For a more sympathetic reading of the film and de Havilland’s performance, readers should immediately pop over to Colin’s review at his fine site, Riding the High Country.

DVD Availability: Released by Koch Media in a stunningly good DVD in Germany.

The Dark Mirror (1946)
Director: Robert Siodmak
Producer: Nunnally Johnson
Screenplay: Nunnally Johnson (from the story by Vladimir Pozner)
Cinematography: Milton Krasner
Art Direction: Duncan Cramer
Special effects: J. Devereaux Jennings, Paul Lerpae
Music: Dimitri Tiomkin
Cast: Olivia de Havilland, Lew Ayres, Thomas Mitchell

* Quiz answers: Davis played twins in A Stolen Life (1946) and Dead Ringer (1964). Danny Kaye played multiple roles in Wonder Man (1945), On the Riviera (1951), Knock On Wood (1954) and On the Double (1961), admittedly not twins though. The others I mentioned are: Jeremy Irons (Dead Ringers), Elvis Presley (Kissin’ Cousins), Bette Midler (Big Business), Yul Brynner (The Double Man), Arnold Schwarzenegger (The Last Action Hero), Nicolas Cage (Adaptation) and Hayley Mills (The Parent Trap). Jerry Lewis is probably the Hollywood actor who has most often played multiple roles in his own films …

***** (3 fedora tips out of 5)

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23 Responses to The Dark Mirror (1946) – Tuesday’s Forgotten Film

  1. Colin says:

    Nice piece Sergio. I wrote about this one myself a while back and found it very enjoyable. I guess the truth is I’m a sucker for these 40’s Freudian mysteries, even better in this case since it also involves twins.

    I was pleased enough with both de Havilland and Thomas Mitchell (who I’ll happily watch in anything) but Lew Ayres seemed a bit wet and not all that convincing. Knowing the identity of the killer didn’t hurt the movie all that much for me; after all, most noirs are less about who did the deed than the how, why etc.

    Koch’s DVD is just fine, isn’t it? I’d love if the company could ramp up their releases but what they do put out is invariably good quality. It’s great too to see more Siodmak available – if only we could get The Suspect, The File on Thelma Jordan and a decent copy of The Strange Affair of Uncle Harry then I’d be very satisfied.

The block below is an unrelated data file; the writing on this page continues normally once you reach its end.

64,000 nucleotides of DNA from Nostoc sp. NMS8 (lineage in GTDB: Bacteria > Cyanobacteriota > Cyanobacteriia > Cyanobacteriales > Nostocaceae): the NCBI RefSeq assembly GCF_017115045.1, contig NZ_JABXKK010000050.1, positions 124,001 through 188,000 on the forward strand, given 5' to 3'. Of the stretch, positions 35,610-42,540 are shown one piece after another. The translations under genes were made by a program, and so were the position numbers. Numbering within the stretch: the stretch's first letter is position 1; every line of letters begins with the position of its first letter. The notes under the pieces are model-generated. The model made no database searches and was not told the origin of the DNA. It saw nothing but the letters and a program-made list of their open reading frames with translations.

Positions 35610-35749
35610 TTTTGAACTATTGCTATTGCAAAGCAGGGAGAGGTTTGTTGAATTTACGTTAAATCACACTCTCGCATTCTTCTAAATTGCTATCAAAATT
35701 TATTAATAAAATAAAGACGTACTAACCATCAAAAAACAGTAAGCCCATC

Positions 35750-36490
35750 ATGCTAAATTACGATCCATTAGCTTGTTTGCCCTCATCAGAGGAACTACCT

• Hi Colin – thanks for the comments. I meant to link to your review for a more sympathetic reading of the central performance at Riding the High Country. I’ll just go and tweak it right now. You are right about the doctor of course but I love how urbane and soft-spoken Ayres is – in a way he is playing the traditional woman’s role here, essentially supine, submissive and supportive, always reacting to situations and never instigating anything. I agree that knowing ‘whodunit’ isn’t a big deal – what I found slightly disappointing was that they didn’t do as mucg with it as perhaps they might – though I really enjoyed it so I hope I don’t come across as being too down on it. I think, in my memory, the section in which Terry tries to trive the other insane lasted longer as I remembered the night ‘flash’ very clearly but in terms of screen time it’s all over very quickly, which was a bit of a shame.

      The Koch discs are generally first class, aren’t they? I’ve bought at least one on your reccommendation.

      • Colin says:

        Cheers for the link – that’s very kind.

        It’s not the best noir Siodmak made – that would have to be a toss up between The Killers and Criss Cross – but he never really made a bad one either. Though I agree, the romantic subplot does bog things down a little unnecessarily.